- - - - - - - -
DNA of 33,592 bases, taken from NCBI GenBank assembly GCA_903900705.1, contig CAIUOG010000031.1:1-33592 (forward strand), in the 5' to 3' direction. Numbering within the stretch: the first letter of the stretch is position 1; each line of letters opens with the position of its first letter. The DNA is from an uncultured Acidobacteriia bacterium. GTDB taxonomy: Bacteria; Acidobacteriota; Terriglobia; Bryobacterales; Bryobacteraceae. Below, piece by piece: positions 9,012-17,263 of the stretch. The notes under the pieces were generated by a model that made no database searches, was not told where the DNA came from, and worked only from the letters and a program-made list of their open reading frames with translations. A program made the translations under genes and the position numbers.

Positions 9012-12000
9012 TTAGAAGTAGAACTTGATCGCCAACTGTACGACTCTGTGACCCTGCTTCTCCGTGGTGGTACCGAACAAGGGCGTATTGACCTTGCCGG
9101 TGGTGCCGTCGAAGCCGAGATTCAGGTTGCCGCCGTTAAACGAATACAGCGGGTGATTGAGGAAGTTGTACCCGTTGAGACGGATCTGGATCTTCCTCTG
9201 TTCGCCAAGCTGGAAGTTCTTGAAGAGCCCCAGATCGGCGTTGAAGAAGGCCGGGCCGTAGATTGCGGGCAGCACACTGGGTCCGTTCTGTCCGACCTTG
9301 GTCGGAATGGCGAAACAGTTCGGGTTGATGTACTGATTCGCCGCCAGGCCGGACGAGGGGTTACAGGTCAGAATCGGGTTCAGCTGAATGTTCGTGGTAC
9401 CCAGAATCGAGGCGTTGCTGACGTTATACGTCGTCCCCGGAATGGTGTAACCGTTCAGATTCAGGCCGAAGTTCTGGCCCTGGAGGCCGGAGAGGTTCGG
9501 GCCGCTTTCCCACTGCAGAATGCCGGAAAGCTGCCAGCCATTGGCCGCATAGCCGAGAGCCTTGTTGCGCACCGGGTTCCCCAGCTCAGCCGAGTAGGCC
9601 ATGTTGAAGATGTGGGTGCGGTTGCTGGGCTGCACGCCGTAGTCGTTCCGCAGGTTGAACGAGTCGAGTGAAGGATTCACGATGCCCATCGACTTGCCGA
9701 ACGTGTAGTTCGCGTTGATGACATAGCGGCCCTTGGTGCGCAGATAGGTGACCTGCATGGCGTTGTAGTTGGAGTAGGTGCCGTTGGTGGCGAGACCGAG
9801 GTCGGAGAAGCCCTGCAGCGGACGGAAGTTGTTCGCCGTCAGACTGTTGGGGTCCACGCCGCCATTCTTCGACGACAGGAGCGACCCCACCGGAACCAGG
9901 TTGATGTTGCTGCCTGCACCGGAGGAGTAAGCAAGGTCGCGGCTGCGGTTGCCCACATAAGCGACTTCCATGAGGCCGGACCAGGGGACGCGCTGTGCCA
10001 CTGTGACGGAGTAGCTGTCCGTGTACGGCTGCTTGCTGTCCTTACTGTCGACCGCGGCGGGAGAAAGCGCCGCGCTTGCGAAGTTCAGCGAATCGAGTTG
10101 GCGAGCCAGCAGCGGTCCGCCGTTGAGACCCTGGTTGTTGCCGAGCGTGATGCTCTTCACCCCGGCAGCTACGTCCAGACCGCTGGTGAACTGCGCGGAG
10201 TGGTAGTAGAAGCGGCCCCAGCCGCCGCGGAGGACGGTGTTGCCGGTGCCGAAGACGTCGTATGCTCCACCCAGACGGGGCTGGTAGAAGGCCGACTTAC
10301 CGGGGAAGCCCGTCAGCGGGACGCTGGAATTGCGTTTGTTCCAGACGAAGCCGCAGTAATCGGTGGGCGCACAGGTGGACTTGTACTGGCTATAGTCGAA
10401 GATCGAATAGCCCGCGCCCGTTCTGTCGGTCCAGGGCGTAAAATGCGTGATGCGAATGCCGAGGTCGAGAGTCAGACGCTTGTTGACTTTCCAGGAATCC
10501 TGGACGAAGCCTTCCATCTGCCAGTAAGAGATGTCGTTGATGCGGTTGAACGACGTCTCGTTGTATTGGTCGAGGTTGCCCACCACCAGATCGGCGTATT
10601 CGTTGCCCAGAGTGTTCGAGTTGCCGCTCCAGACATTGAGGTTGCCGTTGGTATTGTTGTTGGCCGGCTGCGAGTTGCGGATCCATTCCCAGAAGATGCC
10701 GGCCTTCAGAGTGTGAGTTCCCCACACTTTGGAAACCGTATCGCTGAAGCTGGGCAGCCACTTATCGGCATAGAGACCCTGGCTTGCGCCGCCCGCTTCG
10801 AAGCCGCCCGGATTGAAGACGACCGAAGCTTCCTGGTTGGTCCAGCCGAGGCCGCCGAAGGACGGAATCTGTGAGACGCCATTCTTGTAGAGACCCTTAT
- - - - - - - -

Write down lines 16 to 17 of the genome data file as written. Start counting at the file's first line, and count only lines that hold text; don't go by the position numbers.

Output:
10301 CGGGGAAGCCCGTCAGCGGGACGCTGGAATTGCGTTTGTTCCAGACGAAGCCGCAGTAATCGGTGGGCGCACAGGTGGACTTGTACTGGCTATAGTCGAA
10401 GATCGAATAGCCCGCGCCCGTTCTGTCGGTCCAGGGCGTAAAATGCGTGATGCGAATGCCGAGGTCGAGAGTCAGACGCTTGTTGACTTTCCAGGAATCC